Also reportedly objecting to Spicer was White House Chief of Staff Reince Priebus and White House strategist Steve Bannon. It’s unclear whether Scaramucci’s positions on LGBT rights were among the views to which Spicer and other administration officials objected.
Scaramucci’s support for LGBT rights isn’t limited to those remarks. As an organizer of SALT, an annual political and business conference in Las Vegas for hedge fund managers, Scaramucci had invited as a speaker TV personality and transgender Republican advocate Caitlyn Jenner. A report last year in the Huffington Post on business support for LGBT rights quotes him as saying, “We don’t want to be on the wrong side of history.”
On Twitter, Scaramucci has also criticized North Carolina’s anti-LGBT House Bill 2, calling the measure prohibiting transgender people from using the restroom in schools and government buildings “shameful.”
North Carolina to Limit Bathroom Use by Birth Gender https://t.co/oJN2q6SkZJ
this is shameful. Some of these quotes read like The Onion
— Anthony Scaramucci (@Scaramucci) March 24, 2016
GOP should be party of econ progress not social regression
— Anthony Scaramucci (@Scaramucci) April 19, 2016
That isn’t happening. NC called special session of legislature to pass a bill to address a non-existent problem https://t.co/KPtHJz9pLW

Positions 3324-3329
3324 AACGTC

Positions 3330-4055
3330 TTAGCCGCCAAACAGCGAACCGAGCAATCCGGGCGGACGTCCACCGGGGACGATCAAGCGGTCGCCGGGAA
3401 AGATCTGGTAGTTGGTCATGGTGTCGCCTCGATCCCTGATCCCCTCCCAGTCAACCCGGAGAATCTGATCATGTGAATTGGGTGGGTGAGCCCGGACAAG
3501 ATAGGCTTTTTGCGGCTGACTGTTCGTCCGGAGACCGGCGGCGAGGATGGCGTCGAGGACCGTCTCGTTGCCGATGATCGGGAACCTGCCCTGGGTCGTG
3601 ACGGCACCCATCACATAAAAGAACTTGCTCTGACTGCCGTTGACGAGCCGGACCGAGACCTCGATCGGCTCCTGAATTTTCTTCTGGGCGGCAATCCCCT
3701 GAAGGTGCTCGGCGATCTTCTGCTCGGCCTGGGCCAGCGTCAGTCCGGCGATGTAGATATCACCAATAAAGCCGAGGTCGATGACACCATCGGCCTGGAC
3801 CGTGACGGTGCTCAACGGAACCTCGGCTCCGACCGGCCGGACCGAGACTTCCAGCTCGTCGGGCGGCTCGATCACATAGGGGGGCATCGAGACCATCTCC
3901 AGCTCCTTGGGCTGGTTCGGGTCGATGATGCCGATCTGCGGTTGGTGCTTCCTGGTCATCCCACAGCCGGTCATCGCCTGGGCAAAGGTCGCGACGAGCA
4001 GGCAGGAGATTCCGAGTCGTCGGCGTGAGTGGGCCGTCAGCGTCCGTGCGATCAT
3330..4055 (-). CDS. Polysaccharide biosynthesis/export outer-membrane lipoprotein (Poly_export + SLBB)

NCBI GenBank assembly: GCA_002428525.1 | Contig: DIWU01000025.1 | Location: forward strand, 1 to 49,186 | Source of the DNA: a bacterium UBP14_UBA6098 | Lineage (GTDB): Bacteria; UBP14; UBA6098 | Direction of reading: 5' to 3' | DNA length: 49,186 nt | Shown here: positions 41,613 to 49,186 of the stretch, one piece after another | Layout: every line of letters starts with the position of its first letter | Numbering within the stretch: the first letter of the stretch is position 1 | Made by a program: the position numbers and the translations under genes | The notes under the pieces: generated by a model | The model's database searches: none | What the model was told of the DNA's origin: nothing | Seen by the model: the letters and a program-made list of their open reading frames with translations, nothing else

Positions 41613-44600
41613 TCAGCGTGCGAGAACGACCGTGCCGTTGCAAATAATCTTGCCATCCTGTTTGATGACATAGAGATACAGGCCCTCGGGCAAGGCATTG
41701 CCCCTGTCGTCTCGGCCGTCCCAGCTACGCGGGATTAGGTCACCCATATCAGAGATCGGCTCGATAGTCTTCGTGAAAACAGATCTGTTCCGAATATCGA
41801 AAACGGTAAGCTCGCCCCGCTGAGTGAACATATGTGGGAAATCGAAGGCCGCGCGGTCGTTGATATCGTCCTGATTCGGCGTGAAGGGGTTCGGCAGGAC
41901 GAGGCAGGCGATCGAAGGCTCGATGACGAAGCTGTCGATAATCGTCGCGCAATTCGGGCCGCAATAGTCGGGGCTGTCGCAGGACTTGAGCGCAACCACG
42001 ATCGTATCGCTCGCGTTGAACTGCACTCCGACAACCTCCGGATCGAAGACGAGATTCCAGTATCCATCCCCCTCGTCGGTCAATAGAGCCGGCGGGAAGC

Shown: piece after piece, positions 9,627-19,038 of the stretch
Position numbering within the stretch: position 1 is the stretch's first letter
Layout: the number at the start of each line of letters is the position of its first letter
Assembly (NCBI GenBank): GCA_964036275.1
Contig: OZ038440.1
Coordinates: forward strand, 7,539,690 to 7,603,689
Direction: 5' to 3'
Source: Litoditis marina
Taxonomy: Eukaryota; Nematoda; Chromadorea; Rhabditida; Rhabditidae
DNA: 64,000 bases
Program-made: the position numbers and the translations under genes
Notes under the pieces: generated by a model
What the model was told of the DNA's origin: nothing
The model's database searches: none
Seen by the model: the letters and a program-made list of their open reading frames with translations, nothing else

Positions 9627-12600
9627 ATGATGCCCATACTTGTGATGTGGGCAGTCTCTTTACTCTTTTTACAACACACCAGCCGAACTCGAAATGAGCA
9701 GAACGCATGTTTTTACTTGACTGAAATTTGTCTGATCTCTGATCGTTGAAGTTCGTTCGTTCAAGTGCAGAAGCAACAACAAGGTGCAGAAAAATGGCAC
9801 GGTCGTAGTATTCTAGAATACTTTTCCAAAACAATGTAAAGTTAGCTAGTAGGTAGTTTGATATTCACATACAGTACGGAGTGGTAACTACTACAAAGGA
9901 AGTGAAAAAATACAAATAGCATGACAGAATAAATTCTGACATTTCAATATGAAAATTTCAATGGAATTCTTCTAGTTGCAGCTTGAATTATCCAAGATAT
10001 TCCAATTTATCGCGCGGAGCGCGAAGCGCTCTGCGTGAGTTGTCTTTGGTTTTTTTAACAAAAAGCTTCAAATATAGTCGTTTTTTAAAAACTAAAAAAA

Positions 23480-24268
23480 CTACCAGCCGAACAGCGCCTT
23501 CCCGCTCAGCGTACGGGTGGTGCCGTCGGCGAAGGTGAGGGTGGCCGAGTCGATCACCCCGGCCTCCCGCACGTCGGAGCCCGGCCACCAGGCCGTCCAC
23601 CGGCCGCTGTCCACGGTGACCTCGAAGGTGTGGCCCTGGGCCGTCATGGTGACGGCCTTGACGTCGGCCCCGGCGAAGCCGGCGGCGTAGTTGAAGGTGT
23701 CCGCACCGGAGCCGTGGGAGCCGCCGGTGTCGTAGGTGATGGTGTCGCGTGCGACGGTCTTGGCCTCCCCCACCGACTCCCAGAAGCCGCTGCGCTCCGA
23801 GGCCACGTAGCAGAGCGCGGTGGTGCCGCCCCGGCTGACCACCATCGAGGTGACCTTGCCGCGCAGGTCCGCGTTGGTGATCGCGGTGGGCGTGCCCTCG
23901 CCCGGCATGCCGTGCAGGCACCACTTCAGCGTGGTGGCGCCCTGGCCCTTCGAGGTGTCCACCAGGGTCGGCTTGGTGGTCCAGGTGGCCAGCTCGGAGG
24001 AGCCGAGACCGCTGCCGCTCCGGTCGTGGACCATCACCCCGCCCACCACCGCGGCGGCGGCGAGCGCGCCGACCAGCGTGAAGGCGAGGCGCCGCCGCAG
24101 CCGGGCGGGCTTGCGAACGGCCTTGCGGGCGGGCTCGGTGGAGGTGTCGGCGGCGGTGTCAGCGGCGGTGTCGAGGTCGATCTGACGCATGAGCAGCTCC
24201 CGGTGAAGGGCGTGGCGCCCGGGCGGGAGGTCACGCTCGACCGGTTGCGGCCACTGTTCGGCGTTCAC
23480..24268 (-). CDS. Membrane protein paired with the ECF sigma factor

— Anthony Scaramucci (@Scaramucci) May 13, 2016
Chad Griffin, president of the Human Rights Campaign, said in a statement to the Washington Blade he sees an opportunity for the Trump administration to reverse course in the aftermath of Scaramucci’s appointment.
“Anthony has been strong supporter of LGBTQ rights in the past, and we hope he is able to influence the Trump administration to abandon their attacks on all those who make up our diverse community,” Griffin said.
The Human Rights Campaign didn’t respond to an email inquiry to confirm whether Scaramucci was in fact a donor to the organization.
For a supporter of LGBT rights, Scaramucci has made unusual choices in his selection of presidential candidates to back. In 2012, Scaramucci supportedRepublican presidential nominee Mitt Romney. In the 2016 election, Scaramucci initially backed Wisconsin Gov. Scott Walker, then former Florida Gov. Jeb Bush before moving to Trump.
In a New York Times report last year on the SALT conference, Scaramucci was quoted as deriding Hillary Clinton moving to the left in the Democratic primary, reportedly saying, “You can search and see the weather vane on top of her head.”
At the time he was supporting Romney, a 2012 profile in The Daily Beast quoted him as describing himself as “socially progressive, pro-choice, and against the death penalty.”
Notably, Scaramucci wasn’t among the more than 300 Republicans in 2015 who jointly signed the Republican friend-of-the-court before the U.S. Supreme Court in favor of same-sex marriage.
Scaramucci was initially named head of the White House Office of Public Engagement at the start of the Trump administration. However, that appointment was rescinded months before Trump ultimately named him communications director.